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Volcano watch: Kalapana lava delta collapsed last week

Photo of the Puhi-o-Kalaikini lava delta taken Thursday, Oct. 28, 2010, prior to the collapse. The red line shows the approximate inland boundary of the area that collapsed into the ocean Nov. 2. (Photo courtesy of USGS)

(Volcano Watch is a weekly article written by scientists at the U.S. Geological Survey’s Hawaiian Volcano Observatory.)

The Puhi-o-Kalaikini lava delta in Kalapana abruptly shed its western edge last week – no injuries or deaths this time.

The Puhi-o-Kalaikini lava delta, which will be four months old later this month, currently stretches along the coast for about 1 km (0.6 miles) and protrudes about 150 m (490 ft) or so out from the pre-eruption coastline. Its surface area is about 9.3 hectares (23 acres).

At around 5:30 a.m. Nov. 2, a sliver of the western seaward edge delta, about 350 m (1150 ft) long and up to 40 m (130 ft) wide, collapsed abruptly into the ocean. The delta had been sporting two distinct entry points along this edge before the collapse. Afterward, there was but one.

The night before, and for most of the nights and mornings in the last few months, groups of visitors have been trespassing on State of Hawaii land to see the wonders of an active ocean entry.

Some, if not most, get right up to the edge of the delta to get the best view. Their perch was the same edge that slid into the ocean Nov. 2.

At least one unsuspecting person was out on the delta less than an hour after the early morning collapse.

Scientists at the Hawaiian Volcano Observatory repeatedly warn that an active lava delta, one where lava is entering the ocean (like Puhi-o-Kalaikini), is the most hazardous area on the coastal plain. This high hazard rating was earned by the delta’s predisposition to collapse into the ocean without warning.

It may seem like an obvious statement but it bears saying again – the only 100 percent effective way to prevent injury or death by delta collapse is to keep all people off an active delta 100 percent of the time. Disregard of such vigilance has already resulted in injury and a few deaths.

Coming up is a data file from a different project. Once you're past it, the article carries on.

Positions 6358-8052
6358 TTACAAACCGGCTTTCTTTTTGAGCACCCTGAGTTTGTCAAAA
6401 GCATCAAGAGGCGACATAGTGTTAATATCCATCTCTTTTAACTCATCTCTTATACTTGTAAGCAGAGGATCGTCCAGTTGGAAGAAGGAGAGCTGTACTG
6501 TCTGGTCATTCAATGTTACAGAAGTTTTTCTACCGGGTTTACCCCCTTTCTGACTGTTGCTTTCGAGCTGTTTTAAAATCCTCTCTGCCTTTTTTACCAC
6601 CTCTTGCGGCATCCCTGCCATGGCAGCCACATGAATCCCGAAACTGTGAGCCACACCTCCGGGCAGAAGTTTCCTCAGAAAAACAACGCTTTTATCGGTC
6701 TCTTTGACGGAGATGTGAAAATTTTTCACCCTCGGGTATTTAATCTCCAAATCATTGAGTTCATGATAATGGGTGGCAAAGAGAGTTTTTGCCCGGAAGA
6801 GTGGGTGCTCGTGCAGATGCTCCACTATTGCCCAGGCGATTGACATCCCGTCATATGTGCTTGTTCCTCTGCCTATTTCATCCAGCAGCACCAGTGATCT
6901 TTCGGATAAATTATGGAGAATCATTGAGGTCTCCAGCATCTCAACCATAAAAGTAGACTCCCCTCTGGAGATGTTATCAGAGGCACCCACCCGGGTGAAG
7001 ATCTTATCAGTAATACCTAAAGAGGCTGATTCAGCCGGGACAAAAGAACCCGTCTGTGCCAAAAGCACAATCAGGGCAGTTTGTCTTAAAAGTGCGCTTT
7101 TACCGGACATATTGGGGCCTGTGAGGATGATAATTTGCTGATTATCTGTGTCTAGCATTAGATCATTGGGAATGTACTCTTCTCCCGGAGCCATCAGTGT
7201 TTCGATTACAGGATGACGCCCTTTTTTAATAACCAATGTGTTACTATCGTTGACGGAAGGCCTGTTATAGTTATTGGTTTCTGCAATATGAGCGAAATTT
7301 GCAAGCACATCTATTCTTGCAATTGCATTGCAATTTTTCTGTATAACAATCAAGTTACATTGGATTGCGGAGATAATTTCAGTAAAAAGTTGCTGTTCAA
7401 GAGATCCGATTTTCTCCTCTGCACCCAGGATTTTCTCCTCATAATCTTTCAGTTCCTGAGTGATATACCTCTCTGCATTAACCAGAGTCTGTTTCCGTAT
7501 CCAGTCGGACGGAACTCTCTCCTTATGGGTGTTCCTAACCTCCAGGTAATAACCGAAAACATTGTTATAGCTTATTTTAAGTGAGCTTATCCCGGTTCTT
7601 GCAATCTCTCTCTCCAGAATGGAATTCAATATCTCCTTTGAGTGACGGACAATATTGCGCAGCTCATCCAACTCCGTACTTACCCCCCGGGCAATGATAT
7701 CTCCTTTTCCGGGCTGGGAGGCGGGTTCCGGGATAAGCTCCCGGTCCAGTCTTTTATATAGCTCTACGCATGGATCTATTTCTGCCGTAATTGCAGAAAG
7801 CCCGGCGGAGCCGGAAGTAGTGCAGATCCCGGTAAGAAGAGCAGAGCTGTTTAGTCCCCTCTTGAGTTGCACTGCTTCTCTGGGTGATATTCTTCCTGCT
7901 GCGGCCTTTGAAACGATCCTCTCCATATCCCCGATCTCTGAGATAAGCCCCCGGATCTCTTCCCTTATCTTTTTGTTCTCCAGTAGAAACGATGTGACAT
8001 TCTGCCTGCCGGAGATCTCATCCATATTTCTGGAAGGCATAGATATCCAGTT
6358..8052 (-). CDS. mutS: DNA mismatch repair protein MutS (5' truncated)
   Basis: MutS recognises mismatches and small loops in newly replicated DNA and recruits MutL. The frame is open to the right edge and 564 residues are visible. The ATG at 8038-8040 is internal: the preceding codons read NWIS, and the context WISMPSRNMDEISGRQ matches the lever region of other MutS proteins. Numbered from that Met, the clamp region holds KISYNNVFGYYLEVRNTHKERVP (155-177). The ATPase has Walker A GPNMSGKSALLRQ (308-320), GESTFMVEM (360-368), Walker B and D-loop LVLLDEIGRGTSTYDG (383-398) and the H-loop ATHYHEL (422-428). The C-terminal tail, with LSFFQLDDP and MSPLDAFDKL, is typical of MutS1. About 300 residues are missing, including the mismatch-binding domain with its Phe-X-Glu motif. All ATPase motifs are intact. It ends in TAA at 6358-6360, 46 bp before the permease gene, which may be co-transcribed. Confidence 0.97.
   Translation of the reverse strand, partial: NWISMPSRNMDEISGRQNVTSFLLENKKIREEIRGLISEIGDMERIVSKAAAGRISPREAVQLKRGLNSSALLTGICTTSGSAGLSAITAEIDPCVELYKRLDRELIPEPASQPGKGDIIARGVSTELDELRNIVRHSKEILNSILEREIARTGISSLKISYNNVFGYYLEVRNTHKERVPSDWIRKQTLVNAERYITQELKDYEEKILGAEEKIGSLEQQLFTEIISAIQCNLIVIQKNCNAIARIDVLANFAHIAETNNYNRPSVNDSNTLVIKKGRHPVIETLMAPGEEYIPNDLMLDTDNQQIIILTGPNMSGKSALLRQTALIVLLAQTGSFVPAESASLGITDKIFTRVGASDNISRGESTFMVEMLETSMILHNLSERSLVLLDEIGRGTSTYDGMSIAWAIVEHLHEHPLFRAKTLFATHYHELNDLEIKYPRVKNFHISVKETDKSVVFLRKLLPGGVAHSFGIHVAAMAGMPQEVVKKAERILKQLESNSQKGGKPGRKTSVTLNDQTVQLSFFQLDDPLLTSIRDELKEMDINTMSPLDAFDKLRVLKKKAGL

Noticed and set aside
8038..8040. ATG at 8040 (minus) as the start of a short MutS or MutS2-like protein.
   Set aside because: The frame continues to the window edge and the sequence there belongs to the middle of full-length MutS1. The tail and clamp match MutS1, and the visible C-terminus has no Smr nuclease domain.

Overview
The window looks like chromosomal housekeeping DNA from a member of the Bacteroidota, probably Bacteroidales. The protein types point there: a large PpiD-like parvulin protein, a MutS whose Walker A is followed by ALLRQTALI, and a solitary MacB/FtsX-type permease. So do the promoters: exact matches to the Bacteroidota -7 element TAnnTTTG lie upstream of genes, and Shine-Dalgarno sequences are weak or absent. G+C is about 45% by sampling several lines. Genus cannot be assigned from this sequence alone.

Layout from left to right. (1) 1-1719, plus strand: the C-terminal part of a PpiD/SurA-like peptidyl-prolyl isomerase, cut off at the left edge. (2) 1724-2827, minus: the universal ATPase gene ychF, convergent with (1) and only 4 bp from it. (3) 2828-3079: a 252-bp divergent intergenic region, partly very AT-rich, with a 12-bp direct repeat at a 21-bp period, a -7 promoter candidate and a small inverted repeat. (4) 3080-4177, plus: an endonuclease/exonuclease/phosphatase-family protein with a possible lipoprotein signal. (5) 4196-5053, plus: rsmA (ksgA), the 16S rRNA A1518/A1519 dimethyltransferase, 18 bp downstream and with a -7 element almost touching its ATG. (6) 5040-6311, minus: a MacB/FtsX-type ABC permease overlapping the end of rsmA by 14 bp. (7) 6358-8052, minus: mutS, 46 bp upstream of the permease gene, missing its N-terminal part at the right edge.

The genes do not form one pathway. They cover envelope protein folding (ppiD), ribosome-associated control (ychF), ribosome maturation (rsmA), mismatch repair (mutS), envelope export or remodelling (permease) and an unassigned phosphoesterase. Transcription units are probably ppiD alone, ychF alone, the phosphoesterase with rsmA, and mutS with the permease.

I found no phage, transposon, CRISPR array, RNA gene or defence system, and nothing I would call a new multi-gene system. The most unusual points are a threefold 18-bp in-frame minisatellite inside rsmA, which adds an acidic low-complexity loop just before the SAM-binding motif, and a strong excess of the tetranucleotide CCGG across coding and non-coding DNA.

An analogous hazard situation would be a busy road. We all know that it can be dangerous, and potentially fatal, to cross a busy road. Many of us do so anyway secure in the belief that we can avoid oncoming cars. Walking out onto an active lava delta, however, is like crossing a busy road when you cannot see or hear the cars coming.

Deaths have resulted from being on an active lava delta. A recent Volcano Watch article ( ) reminded us of the grizzly details where curiosity ended in death for four people who ventured out onto an active Kilauea lava delta at the wrong time. There is no known way of judging the right time.

The ongoing Kilauea eruption has produced more than 100 individual lava deltas each ranging in size from a few square meters to about 100,000 square meters (10 hectares or 25 acres). Each of the larger deltas has collapsed several times.

The combined contribution of all these deltas during the entire eruption so far, minus the eroding action of waves, is an increase in the area of Hawaii Island by more than 190 hectares (470 acres).

For the current delta, the narrow embayment created by the Nov. 2 collapse has already begun to fill in. This will only add to the potential for collapse that exists already as long as lava continues to enter the ocean.

3 Responses to “Volcano watch: Kalapana lava delta collapsed last week”

  1. Leigh says:

    I witnessed this bench collapse and videoed the entire event, which lasted thirty minutes. I posted both still photos and a 4-minute movie clip that can be viewed on my Hawaiian Lava Daily blog or on YouTube:
    I was the only person in the area at the time, though on other early mornings there I have seen people out along the lava flowing edge of the delta. I shot the footage from the old trail just a few feet off the forested edge of the newly forming delta/bench at 5:24 AM November 2nd.

  2. Bryan says:

    It was a relatively small collapse compared to the many larger ones I’ve seen in the past 19 years. Had it been much larger many of the clueless tour guides and their even more clueless clients would have died. I wouldn’t doubt they are right back out there now. It will collapse more soon enough.

  3. Midnight Rambler says:

    In truth, a better analogy would be crossing a rarely-travelled road where you can’t see or hear the cars. Most of the time, nothing happens, because there are so few cars. But when one does come, you have no way of knowing, and that’s it…


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